The Bitter, and Not So Sweet, Story of Oriental Bittersweet in Western North Carolina

orientalbittersweet1.jpgOriental bittersweet (Celastrus orbiculatus) is a deciduous, woody, perennial vine native to parts of Asia.  It was introduced as an attractive and hardy ornamental to the U.S. sometime between 100-200 years ago. It can now be found in many eastern states, but the area around Asheville, North Carolina might win the prize for today’s largest and most insidious bittersweet infestations, due to successful marketing by area nurseries in the early years of its introduction.

Oriental bittersweet is considered by many to be our region’s most problematic forest plant invader.  This is because, like kudzu, it is a fast grower and will quickly overtake, strangle and topple trees; but worse than kuzdu, oriental bittersweet has an extremely high germination rate, even in low light conditions.  This means that, unlike kudzu, it can grow successfully within the forest interior, and is not limited to roadways and forest edges.  Its attractive, long-lasting red-orange berries have helped to facilitate the species’ successful spread because birds, crafty humans and ichibana devotees, alike, can’t resist carrying them around to new places.  But bittersweet doesn’t just rely on its seed to ensure its survival; it will also re-sprout from its roots.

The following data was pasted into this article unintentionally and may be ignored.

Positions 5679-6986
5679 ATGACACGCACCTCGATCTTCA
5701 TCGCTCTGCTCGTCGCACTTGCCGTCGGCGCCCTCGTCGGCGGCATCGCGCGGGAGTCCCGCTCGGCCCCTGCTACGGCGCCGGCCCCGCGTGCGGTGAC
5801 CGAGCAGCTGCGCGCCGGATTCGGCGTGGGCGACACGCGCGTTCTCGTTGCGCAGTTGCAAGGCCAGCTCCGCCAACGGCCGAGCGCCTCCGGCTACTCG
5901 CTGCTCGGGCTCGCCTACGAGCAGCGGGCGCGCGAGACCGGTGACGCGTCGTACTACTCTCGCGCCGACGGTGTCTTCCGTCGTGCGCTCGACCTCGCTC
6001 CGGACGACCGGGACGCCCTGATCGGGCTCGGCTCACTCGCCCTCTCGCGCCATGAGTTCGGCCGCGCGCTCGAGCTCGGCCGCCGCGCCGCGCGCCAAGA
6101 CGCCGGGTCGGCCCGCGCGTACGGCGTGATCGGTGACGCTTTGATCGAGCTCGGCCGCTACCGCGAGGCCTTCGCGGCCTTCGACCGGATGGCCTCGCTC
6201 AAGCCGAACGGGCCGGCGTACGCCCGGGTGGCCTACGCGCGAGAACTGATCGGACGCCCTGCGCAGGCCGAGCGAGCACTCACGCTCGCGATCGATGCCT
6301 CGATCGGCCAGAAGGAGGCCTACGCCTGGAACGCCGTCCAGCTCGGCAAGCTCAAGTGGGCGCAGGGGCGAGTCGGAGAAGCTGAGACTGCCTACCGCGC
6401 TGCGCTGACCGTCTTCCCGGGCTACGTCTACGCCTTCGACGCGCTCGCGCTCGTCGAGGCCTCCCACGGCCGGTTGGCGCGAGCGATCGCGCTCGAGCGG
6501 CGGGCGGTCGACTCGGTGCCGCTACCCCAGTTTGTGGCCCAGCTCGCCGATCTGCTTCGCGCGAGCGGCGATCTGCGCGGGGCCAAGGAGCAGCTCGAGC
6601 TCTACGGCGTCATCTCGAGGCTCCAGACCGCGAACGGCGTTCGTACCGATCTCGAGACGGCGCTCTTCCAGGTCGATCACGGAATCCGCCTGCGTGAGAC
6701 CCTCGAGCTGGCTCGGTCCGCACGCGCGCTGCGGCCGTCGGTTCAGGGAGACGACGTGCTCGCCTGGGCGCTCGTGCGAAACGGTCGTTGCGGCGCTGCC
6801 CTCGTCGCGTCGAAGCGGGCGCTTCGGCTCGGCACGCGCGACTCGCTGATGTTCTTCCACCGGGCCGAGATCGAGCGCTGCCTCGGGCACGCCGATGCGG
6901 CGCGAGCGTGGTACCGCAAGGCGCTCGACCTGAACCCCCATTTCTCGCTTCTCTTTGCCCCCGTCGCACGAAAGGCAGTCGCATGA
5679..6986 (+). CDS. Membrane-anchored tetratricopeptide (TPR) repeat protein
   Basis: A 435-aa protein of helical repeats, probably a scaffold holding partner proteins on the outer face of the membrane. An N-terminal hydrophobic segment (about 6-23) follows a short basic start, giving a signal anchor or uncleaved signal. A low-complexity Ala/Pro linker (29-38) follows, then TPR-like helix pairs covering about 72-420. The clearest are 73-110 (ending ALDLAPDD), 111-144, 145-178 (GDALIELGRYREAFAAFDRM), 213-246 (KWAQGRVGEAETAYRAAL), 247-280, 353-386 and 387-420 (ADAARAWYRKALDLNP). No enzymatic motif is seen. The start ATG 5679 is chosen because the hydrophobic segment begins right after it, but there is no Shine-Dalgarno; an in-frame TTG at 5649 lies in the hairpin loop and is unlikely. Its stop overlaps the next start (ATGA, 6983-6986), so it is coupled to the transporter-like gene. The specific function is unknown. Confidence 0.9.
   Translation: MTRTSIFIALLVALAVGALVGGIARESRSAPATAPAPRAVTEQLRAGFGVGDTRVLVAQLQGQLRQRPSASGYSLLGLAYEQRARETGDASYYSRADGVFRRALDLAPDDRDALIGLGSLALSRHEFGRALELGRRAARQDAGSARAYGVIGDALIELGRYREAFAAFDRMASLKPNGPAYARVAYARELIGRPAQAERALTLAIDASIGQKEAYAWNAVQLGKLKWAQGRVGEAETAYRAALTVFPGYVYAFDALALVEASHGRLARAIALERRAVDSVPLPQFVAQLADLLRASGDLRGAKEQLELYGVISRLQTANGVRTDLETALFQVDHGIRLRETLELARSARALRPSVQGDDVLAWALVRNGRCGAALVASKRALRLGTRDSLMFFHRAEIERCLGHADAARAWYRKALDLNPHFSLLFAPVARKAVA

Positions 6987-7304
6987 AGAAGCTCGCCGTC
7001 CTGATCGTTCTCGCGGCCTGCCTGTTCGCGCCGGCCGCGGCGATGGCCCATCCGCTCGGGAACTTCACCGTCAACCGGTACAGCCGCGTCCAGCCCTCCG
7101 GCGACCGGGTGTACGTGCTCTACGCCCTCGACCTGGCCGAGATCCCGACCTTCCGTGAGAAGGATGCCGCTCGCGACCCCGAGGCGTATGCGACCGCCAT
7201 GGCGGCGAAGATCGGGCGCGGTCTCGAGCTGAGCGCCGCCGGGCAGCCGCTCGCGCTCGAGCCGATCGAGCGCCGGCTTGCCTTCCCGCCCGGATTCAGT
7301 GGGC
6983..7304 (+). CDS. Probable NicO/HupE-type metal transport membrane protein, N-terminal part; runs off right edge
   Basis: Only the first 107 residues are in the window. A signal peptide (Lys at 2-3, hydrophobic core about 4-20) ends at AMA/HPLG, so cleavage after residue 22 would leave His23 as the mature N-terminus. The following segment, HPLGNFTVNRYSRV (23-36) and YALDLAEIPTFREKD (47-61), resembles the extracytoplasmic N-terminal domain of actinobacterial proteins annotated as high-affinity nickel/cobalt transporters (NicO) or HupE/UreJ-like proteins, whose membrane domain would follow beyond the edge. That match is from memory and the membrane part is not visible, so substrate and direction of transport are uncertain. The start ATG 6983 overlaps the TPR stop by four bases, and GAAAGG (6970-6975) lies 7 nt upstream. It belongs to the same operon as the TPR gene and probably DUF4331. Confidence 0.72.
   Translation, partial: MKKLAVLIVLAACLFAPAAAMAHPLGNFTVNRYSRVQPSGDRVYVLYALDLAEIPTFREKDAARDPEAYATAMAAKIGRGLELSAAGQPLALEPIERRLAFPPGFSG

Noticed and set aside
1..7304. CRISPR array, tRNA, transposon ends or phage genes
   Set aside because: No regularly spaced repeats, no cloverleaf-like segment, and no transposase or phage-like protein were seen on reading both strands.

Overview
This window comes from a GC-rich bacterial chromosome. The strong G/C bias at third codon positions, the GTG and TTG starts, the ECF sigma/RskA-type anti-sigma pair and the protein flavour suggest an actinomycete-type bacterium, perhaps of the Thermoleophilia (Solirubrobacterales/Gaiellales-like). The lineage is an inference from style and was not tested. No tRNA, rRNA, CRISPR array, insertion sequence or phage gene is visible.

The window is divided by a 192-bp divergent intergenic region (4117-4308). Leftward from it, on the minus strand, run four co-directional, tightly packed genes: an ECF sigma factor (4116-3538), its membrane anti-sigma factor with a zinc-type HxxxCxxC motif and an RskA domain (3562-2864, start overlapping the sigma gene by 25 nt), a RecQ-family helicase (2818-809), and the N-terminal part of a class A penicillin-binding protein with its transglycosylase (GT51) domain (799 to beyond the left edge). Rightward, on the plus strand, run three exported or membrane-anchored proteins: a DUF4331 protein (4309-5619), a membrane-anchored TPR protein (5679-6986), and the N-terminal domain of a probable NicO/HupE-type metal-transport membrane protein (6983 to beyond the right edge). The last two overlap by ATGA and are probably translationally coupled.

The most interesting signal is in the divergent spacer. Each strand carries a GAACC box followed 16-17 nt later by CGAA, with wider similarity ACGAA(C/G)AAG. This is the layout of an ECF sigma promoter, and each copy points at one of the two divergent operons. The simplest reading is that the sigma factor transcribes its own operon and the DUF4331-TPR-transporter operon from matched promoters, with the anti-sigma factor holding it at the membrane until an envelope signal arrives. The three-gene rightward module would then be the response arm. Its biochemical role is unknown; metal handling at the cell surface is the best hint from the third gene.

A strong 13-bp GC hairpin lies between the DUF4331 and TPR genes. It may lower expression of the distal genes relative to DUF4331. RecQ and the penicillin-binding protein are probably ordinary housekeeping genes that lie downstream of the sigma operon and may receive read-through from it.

There is an American bittersweet species (Celatrus scandens), which can be differentiated from the invasive oriental bittersweet by the shape of the leaf and where the berries are found on the stem, but the American species is rare, so you are unlikely to see it in most places you suspect oriental bittersweet.  The oriental species is known to hybridize with the american species, which further threatens the american species.